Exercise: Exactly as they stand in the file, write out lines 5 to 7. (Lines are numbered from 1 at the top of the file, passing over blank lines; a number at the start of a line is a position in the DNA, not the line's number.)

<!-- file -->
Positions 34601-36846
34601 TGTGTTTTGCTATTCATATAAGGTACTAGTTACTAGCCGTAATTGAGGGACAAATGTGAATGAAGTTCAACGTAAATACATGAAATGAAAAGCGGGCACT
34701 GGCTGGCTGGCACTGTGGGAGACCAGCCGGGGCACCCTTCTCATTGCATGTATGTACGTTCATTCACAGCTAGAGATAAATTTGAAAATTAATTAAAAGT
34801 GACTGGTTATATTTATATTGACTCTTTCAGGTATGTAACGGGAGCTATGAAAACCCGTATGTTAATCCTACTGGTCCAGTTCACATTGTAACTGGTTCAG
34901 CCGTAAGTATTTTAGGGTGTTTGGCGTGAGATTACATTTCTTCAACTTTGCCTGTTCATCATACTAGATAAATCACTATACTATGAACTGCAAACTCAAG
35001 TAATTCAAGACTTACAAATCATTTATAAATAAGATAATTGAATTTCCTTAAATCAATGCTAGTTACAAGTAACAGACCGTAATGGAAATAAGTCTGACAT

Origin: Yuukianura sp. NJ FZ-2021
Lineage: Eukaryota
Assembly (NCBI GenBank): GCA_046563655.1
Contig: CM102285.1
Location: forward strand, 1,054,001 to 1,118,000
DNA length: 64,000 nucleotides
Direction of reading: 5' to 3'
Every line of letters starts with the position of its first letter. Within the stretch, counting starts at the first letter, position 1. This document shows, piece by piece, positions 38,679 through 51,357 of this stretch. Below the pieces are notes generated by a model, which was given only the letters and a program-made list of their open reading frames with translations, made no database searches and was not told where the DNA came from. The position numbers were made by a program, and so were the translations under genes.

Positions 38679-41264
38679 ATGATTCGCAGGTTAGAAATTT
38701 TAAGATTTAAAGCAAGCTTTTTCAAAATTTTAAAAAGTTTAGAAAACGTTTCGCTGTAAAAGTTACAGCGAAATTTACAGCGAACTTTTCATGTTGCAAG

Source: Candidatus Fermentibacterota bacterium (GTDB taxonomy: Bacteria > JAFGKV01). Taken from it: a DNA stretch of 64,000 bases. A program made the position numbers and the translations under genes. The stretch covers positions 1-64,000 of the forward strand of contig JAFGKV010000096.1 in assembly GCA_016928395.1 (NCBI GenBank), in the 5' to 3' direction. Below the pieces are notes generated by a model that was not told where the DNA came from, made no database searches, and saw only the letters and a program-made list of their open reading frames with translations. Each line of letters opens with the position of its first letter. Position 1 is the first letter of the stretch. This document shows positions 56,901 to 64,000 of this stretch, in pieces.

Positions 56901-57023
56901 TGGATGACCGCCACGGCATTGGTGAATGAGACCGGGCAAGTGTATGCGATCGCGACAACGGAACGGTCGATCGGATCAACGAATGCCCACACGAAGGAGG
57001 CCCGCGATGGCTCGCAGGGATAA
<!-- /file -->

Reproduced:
34901 CCGTAAGTATTTTAGGGTGTTTGGCGTGAGATTACATTTCTTCAACTTTGCCTGTTCATCATACTAGATAAATCACTATACTATGAACTGCAAACTCAAG
35001 TAATTCAAGACTTACAAATCATTTATAAATAAGATAATTGAATTTCCTTAAATCAATGCTAGTTACAAGTAACAGACCGTAATGGAAATAAGTCTGACAT

Origin: Yuukianura sp. NJ FZ-2021